Ein Fantasy Liebesroman aus dem steinzeitlichen Afrika
Die Sonne brennt auf Juma hernieder, als sie ihre Familie zum größten Dorf des Stammes führt. Nichts und niemand soll sie daran hindern, Schülerin der Stammesführerin zu werden. Also ignoriert sie die Hitze. Am See wird alles besser sein. Doch die Felder, die jetzt eigentlich grünen sollten, liegen trocken vor ihr; die Erde ist rissig und spröde. Sogar der See, dessen Quellen endlos schienen, schwindet langsam.
Juma entdeckt, dass der Feuergott Mubuntu daran Schuld hat und dass die Regengöttin immer noch schläft. Doch nur Netinu, der Sohn der Stammesführerin glaubt ihr und scheint mehr Interesse daran zu haben, sie zu umwerben, als dem Stamm zu helfen. Dazu kommt, dass ihr magisches Talent sie dazu verdammt, Schülerin der Dorfzauberin zu werden. Es ist schwer, die Schadenfreude ihrer Rivalin zu verdrängen. Noch schwerer ist es, Netinu’s Werbung abzuweisen, denn Jumas Herz hat sich längst entschieden. Um den Stamm und Netinu zu retten, versucht sie alles, um der Dorfzauberin zu helfen, die Regengöttin zu wecken. Vergeblich.
Während ihre Träume in Flammen aufgehen, bereitet sich Juma darauf vor, gegen den Feuergott zu kämpfen und die Göttin zu wecken – und vielleicht, um zu beweisen, dass sie die richtige Wahl für eine Nachfolgerin der Stammesführerin wäre.
Thank you for your support!
P.S.: If you can read German and post a review in the 4 weeks after buying this book, send me your receipt and I’ll refund your money.
In January, I booked a flight for my middle daughter (13) to the US where she wanted to spend time with close friends of mine. The booking went through, and I got an eMail asking me to also book an accompanying service for her at the price of $300 payable upon departure. I did. After all, I want my child to be safe.
In July, I phoned the airline to ask if I could please accompany my daughter to the gate. However, they told my my daughter can’t travel at all because I didn’t book an accompanying service. I’d have to book a new flight plus the service and that’d cost me $1,700 for the flight and $300 for the service. Shocked and frustrated, I called my travel agency and they sorted things out for me (or so I thought). It turned out that the computer system American Airways is using is not compatible with the one US Airways are using, so no one told US Airwaiys that I booked the service. But also, no one told my travel agent or me. After a lot of shouting and insisting, American Airways booked my flight anew, directly through the US Airways system. They charged me $400 (which I thought was way better than close to $2K). So I paid, and they told me that with US Airways, kids under 15 but over 13 can travel unaccompanied so I wouldn’t have to pay the $300. Fine, I thought, all sorted out.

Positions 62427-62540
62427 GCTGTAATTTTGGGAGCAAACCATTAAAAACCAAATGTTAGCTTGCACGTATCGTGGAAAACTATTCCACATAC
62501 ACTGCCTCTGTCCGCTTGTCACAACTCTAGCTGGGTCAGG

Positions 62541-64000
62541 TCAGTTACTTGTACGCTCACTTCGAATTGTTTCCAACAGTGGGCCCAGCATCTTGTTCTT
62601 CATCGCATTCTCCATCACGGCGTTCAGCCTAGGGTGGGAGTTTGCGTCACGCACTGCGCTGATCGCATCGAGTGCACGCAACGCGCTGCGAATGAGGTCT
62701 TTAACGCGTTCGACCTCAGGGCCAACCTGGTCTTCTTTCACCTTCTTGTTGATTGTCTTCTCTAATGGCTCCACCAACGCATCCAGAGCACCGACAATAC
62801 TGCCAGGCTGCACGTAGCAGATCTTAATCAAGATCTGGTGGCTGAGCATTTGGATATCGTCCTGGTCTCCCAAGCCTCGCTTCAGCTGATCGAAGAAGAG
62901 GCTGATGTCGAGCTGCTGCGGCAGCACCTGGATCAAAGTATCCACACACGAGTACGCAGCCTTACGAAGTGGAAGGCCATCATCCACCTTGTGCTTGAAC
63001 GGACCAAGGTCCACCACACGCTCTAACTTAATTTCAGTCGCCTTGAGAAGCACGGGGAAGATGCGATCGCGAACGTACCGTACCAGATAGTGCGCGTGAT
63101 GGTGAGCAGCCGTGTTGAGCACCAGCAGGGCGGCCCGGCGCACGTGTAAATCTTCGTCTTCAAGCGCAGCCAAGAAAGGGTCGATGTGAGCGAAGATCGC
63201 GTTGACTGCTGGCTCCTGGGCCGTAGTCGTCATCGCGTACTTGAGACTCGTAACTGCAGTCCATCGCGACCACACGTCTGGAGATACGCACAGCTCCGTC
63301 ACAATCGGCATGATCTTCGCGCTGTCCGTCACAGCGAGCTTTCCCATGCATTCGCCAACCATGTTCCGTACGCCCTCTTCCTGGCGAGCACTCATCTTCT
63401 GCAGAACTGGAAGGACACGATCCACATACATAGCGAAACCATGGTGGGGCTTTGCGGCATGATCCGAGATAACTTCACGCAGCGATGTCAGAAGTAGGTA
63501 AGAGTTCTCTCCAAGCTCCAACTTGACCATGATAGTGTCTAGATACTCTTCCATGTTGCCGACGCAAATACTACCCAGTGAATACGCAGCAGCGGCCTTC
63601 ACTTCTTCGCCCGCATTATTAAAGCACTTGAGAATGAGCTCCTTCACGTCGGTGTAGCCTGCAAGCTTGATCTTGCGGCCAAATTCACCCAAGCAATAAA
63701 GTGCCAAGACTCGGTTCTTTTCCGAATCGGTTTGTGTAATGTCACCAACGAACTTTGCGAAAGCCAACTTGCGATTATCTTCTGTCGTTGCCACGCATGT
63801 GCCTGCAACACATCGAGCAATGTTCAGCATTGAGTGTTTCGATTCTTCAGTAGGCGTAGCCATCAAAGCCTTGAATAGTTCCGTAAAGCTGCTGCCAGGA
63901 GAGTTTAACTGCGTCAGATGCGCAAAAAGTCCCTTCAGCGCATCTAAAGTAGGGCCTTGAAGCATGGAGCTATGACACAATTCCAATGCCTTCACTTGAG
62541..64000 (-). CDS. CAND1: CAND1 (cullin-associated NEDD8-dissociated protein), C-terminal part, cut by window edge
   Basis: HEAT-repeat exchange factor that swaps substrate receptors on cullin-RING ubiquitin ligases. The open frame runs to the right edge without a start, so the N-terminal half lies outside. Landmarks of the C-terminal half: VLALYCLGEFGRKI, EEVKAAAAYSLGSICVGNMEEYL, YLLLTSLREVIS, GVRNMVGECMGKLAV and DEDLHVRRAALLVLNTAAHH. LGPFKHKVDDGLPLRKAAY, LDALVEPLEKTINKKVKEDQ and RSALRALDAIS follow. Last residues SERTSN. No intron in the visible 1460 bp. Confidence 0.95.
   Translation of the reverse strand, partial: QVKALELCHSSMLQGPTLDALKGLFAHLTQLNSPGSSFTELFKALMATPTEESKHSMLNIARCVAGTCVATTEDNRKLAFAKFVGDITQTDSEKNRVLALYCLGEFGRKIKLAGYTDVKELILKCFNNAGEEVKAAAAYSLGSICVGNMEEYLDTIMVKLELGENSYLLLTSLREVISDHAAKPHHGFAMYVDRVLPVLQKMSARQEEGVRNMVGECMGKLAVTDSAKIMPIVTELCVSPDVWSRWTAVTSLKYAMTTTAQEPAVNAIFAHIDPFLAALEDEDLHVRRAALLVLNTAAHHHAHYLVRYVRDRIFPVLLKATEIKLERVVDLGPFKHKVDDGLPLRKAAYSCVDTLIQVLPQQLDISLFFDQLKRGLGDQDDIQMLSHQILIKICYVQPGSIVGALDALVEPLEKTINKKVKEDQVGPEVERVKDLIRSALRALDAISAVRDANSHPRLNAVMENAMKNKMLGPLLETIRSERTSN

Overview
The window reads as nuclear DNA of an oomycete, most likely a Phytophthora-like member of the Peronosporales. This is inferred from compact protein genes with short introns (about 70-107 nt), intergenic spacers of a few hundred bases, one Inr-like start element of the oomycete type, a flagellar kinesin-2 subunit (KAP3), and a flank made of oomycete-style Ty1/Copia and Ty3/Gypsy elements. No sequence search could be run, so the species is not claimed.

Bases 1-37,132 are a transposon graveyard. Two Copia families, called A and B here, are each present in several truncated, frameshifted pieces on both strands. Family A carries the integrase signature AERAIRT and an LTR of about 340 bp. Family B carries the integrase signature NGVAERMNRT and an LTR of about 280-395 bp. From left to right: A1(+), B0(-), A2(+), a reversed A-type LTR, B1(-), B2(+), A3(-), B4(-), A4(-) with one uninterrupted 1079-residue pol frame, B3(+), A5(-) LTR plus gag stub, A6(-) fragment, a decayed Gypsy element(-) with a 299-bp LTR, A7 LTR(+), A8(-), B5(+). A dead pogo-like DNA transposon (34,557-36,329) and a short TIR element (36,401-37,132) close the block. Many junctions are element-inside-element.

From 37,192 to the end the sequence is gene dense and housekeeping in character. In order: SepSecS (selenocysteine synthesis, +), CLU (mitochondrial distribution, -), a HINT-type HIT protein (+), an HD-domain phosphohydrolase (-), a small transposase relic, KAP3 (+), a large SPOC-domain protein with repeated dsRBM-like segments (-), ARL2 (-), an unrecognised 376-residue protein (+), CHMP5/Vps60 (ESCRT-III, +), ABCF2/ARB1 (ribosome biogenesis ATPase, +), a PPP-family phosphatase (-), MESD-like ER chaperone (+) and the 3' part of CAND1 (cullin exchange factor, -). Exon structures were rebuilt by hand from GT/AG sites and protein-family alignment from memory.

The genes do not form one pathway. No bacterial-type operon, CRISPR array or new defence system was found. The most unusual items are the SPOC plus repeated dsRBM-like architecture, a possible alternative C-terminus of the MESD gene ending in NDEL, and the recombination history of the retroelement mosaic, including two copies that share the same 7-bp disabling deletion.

On August 10th I took my daughter to Schipol airport (some 5hrs drive from us) because that was the only place in the North where I could get a direct flight to her destination. I checked her in and asked again if I could walk with her to the gate since she was only 13 and travelling on her own. The clerk informed me that this wasn’t possible because I didn’t have a boarding pass. So when the time came that she had to leave or miss the plane, I hugged her with a heavy heart and let her walk off. She looked so terribly grown up…
Then, I went to search for my car (a feat in itself) and drove 1 1/2 hours to visit an uncle. We ate lunch and talked and had fun, which took my mind off my worries, until a phone call interrupted us. The friend who was taking care of my other daughter told me that the airline had refused to board my daughter and that she was still sitting in Schipol.